Type of fouling organism: Barnacle
Barnacles are a unique, and much modified group within the Phylum Crustacea. All barnacles are sessile marine animals, which remain fastened to hard substrates. When the barnacle is immersed under water, the upper shell plates open and the legs reach out casting a food collecting net. These basket like limbs are called cirri and filter food from the water and direct it towards the mouth. Barnacles have both male and female organs (hermaphroditic) and are all able to fertilise one another. As the adult stage is sessile, motile larval stages living in the plankton are the main method of dispersal. Barnacle larvae develop through a number of planktonic stages with the rate determined by feeding rate and temperature.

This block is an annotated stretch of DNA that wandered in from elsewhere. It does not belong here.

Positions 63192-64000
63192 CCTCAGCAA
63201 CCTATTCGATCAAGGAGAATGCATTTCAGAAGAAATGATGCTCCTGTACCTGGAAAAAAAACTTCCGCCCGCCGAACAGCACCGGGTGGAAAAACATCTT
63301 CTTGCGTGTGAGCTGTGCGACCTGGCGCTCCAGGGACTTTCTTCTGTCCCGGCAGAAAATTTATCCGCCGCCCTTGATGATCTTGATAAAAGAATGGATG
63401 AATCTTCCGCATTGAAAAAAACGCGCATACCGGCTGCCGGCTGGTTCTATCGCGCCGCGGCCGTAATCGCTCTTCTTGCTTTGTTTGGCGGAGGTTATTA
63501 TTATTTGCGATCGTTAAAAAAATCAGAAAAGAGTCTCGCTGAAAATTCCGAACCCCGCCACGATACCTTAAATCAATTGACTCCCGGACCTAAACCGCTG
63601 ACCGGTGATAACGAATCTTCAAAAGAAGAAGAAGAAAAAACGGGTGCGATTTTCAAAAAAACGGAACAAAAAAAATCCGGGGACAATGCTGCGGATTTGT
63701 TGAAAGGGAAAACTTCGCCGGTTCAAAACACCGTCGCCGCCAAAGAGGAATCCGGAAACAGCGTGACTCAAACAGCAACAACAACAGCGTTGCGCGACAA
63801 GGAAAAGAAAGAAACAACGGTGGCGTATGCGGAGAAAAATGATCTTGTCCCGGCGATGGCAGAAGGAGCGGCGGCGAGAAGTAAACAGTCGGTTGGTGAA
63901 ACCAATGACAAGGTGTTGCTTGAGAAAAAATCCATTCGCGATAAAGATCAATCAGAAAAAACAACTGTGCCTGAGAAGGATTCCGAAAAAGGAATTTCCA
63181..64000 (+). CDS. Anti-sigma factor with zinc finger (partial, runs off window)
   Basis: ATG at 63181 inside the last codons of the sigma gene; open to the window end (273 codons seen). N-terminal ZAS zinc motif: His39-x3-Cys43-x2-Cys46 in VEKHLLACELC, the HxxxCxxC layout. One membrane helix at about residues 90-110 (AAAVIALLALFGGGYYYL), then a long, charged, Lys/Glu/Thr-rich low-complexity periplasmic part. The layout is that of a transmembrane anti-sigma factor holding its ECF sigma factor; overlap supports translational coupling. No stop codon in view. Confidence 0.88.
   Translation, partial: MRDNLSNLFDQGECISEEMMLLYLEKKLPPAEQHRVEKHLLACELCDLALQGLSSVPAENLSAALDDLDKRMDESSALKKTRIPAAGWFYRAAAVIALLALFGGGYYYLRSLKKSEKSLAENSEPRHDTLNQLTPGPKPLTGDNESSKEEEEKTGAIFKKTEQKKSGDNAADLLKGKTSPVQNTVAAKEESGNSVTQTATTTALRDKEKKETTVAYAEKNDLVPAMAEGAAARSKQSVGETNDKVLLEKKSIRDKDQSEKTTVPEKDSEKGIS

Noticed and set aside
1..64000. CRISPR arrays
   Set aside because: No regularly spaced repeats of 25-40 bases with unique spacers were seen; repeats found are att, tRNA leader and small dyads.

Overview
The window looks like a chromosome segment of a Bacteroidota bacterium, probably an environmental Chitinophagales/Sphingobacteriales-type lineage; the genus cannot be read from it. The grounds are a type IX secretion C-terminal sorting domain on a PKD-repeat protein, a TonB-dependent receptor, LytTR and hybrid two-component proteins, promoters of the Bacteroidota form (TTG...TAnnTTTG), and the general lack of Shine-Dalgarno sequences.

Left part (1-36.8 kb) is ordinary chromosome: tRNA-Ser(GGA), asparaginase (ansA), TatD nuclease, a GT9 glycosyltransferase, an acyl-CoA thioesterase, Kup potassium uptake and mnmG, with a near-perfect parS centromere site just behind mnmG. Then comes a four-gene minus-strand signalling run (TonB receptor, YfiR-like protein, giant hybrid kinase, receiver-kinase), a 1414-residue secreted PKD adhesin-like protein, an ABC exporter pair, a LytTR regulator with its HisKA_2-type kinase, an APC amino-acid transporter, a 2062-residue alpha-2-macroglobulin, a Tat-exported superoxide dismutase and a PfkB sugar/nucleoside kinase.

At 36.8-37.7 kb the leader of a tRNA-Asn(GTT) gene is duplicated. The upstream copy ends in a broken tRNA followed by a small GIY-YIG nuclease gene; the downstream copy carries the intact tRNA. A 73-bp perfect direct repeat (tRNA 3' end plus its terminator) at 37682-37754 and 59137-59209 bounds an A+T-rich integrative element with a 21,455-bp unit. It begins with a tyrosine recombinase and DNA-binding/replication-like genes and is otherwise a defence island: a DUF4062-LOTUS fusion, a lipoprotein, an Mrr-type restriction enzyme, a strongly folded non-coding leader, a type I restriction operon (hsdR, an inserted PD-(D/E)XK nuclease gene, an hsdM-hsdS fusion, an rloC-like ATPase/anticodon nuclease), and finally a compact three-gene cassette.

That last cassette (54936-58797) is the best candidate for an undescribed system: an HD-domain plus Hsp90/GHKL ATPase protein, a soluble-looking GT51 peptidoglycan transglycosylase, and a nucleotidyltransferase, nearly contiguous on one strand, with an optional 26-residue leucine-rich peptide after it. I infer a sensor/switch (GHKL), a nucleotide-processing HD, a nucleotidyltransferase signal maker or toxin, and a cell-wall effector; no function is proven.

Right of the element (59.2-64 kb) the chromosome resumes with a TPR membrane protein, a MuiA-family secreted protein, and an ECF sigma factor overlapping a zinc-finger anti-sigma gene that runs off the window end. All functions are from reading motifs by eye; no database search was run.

Balanus crenatus has a shell comprised of six shell plates, which forms a volcano-like cover. The shell plates are white and smooth and in large individuals the upper edges of the shell plates are usually slightly toothed or ridged. The shell is inclined to one end when viewed in profile. The base of the shell is calcareous with an average basal diameter of 25 mm.
Environment and Habitat
- Epifaunal, principally in the sublittoral but can be found in cryptic environments on the lower shore.
- Reproductive type: Hermaphrodite.
- Found on other biofouling organisms.
Effects and Impacts
- Problematic for stock species as can compete for space and resources.
Control/ Strategies and Management
Principles of Management
C Combat Settlement
- Commonly found on western and southern coasts of the UK and Ireland, not so frequently on north eastern shores. Range runs from Norway in the north to the Atlantic coasts of France in the south.
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